Reneé Austin brought her powerful voice, impressive range, and high-energy enthusiasm to this picturesque outdoor venue and a new audience on this steamy summer night. In keeping with the weather, Reneé started things out smoking in a slow, sultry voice as she sang about her Texas roots on her original, "Little Bit of Texas" (from her CD, Dancing with Mr. Blue). Reneé impressed the crowd with her energy, spirit, and a vocal range that she can bring down low and greasy or take high and piercing with impressively long held notes. She did a good job of mixing selections from her previous CD, well-chosen covers, and a good sampling of new songs that will be on her new CD. "Snake" is an interesting new song that seems to be still evolving. An up tempo R&B song with attitude and heavy metal roots, it basically tells the story of a man who is so low he's a snake.
Despite getting a bit of a late start, and not having her regular horn players, Reneé quickly energized the crowd and got them up cheering and dancing on the small patio in front of the outdoor stage. Her torchy new song, "Fool Moon" had the crowd impressed with her singing, the band's rich, subtle, playing, and the passion she brings to her shows. Reneé had the crowd on their feet yelling for more at the end of her set. So she came out and did a brief encore, once again to enthusiastic response. You could honestly say that Reneé made a whole new group of Wisconsin fans with her spirited performance. If there is a recording company out there willing to look for sheer talent, enthusiasm, and emotional impact instead of the next 16 year old phenomenon, it would do well to sign Reneé to a contract.
The fans were not the only ones who were impressed. Marcia Ball, who normally starts out right away at her keyboard, instead sang two songs standing up at the microphone before getting behind her keyboard. This is something Marcia does not do that often, and to the best of my knowledge, only when she follows someone who had a really hot performance before her. The recent WC Handy award winner, for blues album of the year, Presumed Innocent, got things moving early on with "Red Beans Cooking." Marcia played a great boogie woogie piano while pumping her leg to the rhythm, singing in her clear, expressive voice with a Texas twang. This original had the crowd up dancing and jumping. Marcia did a good job during her nearly 2 hour set of changing paces, mixing smoky, blues grinders like "Just Kiss Me Baby" and "It's Alright Baby" with the rocking blues of "Hey Carry On" and "Down Route 9." Marcia and her solid backing band changed up the atmosphere and emotions well in their performance.
Two songs that really stood out because of their strong emotional appeal were the slow, soulful blues on "St. Gabriel" and the mid-tempo blues of "I'm Coming Down With the Blues." St. Gabriel a sad ballad about a tough life lived along the Mississippi delivered as a slow blues grinder. Here Marcia's rich, ringing piano chords, smoking vocals, lead guitarist Pat Boyack's slow, eerie, and piercing guitar licks followed by quick bursts of fills and the dirty tones of Brad Andrews on sax all reinforced the heavy emotion of the song's lyrics. The reflective blues of "I'm Coming Down with the Blues" demonstrated again Marcia's panache at the piano as she sang. Sax man Andrews did an excellent job of melding his low, powerful sax riffs with Marcia's piano without outshining the boss.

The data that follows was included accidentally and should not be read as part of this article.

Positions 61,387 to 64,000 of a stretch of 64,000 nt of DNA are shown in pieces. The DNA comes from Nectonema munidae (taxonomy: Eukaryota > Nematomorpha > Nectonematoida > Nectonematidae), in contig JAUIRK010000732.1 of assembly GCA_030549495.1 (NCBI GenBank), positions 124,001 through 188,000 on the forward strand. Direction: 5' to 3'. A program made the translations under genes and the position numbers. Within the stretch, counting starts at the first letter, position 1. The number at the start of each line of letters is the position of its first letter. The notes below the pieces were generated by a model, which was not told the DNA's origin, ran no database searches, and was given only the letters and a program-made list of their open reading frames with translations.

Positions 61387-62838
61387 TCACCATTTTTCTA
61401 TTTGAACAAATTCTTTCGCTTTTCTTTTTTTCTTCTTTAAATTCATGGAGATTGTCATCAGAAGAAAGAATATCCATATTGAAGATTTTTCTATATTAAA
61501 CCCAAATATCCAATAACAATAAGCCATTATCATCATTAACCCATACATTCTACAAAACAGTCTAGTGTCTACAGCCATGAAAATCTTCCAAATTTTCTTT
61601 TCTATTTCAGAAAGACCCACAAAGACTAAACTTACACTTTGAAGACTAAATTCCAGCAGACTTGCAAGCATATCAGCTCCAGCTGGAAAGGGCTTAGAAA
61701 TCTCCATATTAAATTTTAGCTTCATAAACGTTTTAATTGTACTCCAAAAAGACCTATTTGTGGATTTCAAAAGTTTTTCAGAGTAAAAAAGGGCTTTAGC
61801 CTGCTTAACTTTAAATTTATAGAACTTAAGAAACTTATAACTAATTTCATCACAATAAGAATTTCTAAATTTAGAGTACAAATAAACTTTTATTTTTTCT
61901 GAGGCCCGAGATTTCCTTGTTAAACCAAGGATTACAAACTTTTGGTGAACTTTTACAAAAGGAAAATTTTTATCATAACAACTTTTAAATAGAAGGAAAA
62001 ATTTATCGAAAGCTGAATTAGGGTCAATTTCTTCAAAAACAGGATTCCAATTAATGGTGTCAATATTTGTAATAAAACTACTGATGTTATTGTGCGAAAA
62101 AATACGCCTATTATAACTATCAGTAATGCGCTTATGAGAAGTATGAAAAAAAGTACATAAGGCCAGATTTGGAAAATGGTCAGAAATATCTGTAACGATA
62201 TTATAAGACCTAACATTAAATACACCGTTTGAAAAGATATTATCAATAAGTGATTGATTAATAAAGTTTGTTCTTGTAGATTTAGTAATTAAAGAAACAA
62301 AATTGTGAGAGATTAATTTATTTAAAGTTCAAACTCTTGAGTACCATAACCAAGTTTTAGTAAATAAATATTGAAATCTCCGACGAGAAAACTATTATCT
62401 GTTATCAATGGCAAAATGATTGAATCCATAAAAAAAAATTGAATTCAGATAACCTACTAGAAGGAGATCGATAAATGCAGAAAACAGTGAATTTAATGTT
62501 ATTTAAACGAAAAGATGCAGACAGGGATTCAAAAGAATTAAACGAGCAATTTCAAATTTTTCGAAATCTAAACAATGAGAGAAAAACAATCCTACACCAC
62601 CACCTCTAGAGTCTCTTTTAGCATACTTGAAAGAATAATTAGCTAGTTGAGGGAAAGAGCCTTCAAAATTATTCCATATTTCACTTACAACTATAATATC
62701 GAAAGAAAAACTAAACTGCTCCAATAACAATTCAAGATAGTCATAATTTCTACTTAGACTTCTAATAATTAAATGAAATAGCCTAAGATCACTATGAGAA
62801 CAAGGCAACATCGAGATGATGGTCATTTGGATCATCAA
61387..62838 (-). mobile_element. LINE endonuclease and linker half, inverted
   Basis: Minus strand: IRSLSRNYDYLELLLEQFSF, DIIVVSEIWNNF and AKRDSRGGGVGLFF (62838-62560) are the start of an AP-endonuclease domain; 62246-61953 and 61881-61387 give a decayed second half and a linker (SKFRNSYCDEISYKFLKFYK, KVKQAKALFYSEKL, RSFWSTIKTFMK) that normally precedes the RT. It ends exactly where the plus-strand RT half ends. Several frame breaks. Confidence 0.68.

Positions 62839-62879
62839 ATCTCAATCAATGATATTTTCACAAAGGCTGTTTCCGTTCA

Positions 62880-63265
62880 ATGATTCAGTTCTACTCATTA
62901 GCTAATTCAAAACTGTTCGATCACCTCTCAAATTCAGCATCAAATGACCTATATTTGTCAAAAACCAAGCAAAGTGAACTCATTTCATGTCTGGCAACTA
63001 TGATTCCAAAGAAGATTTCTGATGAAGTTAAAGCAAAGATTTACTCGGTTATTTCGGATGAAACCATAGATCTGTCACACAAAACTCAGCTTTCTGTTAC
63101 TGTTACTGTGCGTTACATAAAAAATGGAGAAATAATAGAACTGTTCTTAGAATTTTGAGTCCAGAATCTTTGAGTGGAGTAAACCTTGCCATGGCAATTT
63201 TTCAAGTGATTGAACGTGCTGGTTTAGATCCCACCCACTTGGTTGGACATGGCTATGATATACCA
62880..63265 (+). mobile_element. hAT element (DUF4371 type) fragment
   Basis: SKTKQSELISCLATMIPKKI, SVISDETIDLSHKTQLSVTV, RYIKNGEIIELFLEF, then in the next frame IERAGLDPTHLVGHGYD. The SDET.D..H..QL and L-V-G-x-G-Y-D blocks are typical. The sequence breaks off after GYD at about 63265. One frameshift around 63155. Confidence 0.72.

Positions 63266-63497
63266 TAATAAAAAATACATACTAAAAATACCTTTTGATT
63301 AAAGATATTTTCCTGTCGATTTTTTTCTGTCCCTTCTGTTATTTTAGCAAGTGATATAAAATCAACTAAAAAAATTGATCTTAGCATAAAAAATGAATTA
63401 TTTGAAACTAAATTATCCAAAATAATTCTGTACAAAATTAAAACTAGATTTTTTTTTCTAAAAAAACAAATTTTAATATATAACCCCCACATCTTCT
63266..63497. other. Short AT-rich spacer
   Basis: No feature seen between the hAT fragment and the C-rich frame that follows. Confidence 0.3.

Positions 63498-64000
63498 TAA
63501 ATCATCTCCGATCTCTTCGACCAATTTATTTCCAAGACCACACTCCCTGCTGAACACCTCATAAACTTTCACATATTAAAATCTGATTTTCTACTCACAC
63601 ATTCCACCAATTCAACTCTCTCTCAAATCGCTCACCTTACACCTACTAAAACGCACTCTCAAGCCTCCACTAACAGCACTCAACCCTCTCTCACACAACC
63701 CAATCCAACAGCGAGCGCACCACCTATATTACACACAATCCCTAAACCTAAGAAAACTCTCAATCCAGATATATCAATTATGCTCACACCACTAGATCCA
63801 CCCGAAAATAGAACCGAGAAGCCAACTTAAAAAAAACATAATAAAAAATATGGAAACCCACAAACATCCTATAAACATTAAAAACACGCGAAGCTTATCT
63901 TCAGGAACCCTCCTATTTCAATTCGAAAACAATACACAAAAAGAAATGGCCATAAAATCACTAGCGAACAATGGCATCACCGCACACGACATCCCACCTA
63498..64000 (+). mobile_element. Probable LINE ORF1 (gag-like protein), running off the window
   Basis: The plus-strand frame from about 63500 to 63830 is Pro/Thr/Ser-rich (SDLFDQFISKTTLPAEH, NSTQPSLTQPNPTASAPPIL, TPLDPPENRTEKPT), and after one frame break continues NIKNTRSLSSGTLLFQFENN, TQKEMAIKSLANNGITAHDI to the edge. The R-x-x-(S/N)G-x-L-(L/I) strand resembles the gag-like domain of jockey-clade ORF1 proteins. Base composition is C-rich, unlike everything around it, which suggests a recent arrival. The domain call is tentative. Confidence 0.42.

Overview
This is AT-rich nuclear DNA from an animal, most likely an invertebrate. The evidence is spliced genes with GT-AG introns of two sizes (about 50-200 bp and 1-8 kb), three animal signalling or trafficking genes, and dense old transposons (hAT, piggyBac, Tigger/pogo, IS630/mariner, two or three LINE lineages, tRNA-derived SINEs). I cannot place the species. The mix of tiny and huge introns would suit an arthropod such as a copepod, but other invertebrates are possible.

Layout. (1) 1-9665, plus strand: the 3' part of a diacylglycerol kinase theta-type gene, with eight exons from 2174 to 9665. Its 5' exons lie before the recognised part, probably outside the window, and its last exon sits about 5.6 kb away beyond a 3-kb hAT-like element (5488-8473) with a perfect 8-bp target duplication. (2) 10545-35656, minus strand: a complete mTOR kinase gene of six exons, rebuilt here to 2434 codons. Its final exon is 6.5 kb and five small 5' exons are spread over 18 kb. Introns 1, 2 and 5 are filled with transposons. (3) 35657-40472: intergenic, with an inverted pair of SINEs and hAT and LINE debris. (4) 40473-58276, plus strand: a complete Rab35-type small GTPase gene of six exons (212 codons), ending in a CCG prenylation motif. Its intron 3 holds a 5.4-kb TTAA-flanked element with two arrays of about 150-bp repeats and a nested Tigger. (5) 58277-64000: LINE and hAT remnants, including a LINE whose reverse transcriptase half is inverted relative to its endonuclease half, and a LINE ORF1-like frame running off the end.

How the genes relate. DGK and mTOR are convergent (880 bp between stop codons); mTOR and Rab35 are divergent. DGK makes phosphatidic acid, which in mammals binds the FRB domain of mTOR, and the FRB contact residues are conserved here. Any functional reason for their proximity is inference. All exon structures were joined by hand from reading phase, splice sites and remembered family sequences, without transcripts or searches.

While Marcia has turned out some impressive music on CD's, here live performances is where she really shines. She feeds off the crowd's energy and always gives fans more than their money's worth. After the show she said she feels she is much more of a live performer than a studio one. With all her well-dressed style and long-legged grace on stage, Marcia remains a performer who can be a little bawdy, a little fiesty, and retains her down home charm under pressure. Being on the banks of the Mississippi on a humid night, she played many songs with a river or New Orleans area theme. She and her band were constantly under the attack of flying insects. At one point she quipped "Boy, this is great, I haven't had a bug in the eye or mouth for a minute and a half!." And she mentioned that she and the band "Need to be doused." Sensing the crowds enthusiasm, she said "We were going to take a break here, but since we have to quit by 11:00 we'll just keep on playing if it's OK with you." The crowd roared their approval.
I would highly recommend a road trip to the Trempeleau Hotel for one of their outdoor blues show. The site on the banks of the Mississippi features great scenery, the staff is very friendly and helpful, the whole atmosphere is laid back and welcoming. The outdoor performance area has ample shade, refreshment stands and bars, picnic tables, a dance area, and a grassy expanse to plop your lawn chair. The drive down from the Twin Cities along the river is scenic and relaxing. And there is ample camping space within walking distance. But if you go, take your bug spray and lawn chair.
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